5533Re: [mythsoc] Why the middle ages are so popular in fiction
- Mar 8, 2002On Fri, Mar 08, 2002 at 12:52:59PM -0500, Stolzi@... wrote:
> Jamaq wroteI think Don Quixote should provide some clues to this question. Don
> > > So I ask again--why so much fantasy set in the medieval milieu rather
> > > than,
> > > say, that of ancient Rome or the 18th century?
> Some possible reasons: The =clothes= are just the best. :)
> The romantic atmosphere which is induced: the first English romantics, in
> fact, looked back to medievalism. That produces the further question, of
> course, "why did they do so?"
> The poetry of the Church, combined with the poetry of a good deal of
> still-remembered paganism (magic wells, fairies lurking in the woods, all
> that kind of thing).
> The strong influence of Malory, maybe?
> I think there's room for a good serious literary study, here.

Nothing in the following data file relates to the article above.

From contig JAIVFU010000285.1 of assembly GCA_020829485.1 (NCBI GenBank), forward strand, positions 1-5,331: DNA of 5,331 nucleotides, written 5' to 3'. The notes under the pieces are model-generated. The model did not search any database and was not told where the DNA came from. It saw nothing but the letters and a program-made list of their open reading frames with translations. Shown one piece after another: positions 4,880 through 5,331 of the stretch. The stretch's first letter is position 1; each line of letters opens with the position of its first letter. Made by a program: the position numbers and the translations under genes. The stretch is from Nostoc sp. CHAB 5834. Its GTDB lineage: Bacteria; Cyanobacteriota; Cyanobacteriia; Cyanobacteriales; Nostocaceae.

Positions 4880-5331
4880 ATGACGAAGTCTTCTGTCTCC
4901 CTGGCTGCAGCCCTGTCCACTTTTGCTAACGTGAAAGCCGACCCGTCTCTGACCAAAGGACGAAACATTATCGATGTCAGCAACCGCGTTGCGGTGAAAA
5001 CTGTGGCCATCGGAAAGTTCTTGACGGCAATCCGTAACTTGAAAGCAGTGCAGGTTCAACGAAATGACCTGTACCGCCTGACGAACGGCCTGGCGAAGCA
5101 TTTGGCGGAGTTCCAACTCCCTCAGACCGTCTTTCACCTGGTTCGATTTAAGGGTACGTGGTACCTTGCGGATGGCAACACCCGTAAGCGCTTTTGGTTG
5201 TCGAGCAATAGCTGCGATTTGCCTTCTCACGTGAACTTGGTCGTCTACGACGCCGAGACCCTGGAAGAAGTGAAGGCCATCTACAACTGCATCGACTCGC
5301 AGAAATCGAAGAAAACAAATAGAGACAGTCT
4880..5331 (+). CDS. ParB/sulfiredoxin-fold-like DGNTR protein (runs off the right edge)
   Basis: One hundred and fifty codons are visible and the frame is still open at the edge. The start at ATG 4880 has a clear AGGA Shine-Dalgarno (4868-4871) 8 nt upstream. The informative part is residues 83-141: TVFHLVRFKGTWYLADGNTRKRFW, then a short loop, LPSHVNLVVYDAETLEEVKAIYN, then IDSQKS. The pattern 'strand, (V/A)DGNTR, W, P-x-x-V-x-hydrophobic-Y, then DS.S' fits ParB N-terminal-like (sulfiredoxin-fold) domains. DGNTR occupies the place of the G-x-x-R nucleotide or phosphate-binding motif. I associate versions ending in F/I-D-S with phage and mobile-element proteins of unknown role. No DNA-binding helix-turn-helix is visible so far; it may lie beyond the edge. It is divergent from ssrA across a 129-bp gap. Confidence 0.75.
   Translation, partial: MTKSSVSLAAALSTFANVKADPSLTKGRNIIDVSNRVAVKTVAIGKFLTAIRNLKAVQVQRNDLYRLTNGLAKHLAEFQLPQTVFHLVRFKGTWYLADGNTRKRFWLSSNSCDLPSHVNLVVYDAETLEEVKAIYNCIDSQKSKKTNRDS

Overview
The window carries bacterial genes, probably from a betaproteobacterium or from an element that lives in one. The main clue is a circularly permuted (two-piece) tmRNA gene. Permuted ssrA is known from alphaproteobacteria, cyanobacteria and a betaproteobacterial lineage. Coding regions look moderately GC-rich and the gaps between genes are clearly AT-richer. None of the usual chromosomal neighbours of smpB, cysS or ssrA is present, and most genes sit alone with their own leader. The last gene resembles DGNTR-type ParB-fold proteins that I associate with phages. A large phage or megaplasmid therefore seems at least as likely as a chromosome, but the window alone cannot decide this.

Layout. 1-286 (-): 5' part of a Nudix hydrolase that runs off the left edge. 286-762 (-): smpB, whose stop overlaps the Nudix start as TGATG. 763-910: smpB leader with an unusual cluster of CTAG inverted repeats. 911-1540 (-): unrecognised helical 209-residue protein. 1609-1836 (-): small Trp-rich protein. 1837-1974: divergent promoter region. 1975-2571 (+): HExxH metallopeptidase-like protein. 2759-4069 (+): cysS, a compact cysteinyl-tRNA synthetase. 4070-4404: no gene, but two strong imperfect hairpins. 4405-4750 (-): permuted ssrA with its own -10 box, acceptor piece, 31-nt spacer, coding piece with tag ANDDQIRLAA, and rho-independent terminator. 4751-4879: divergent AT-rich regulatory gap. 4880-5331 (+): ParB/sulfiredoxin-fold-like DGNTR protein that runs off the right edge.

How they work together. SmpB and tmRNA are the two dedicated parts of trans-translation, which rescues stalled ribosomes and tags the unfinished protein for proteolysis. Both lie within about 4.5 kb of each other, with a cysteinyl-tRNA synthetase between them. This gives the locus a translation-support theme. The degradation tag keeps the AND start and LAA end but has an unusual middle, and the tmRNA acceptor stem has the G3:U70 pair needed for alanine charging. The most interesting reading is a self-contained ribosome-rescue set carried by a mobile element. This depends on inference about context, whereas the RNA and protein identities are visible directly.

Quixote seems to be motivated by a desire to be larger-than-life, and to
have dramatic adventures. On the other hand, medieval literature
doesn't have so much of the brain-splattering yuck factor of earlier
literature such as the Iliad. (I just finished reading it and am
convinced that 75% of it deals solely with who stabbed whom where
and what organs were squished as a result.) The difference becomes
very evident when one reads something like the Mabinogion, with its
combination of ancient Celtic legend and Norman romance.
But why does an author who does want to write more of the gory details
stay with a medieval millieu? Don Quixote can provide at least one
good reason. It's what the author is used to, as a result of reading
lots of medieval fantasies. It just seems natural.
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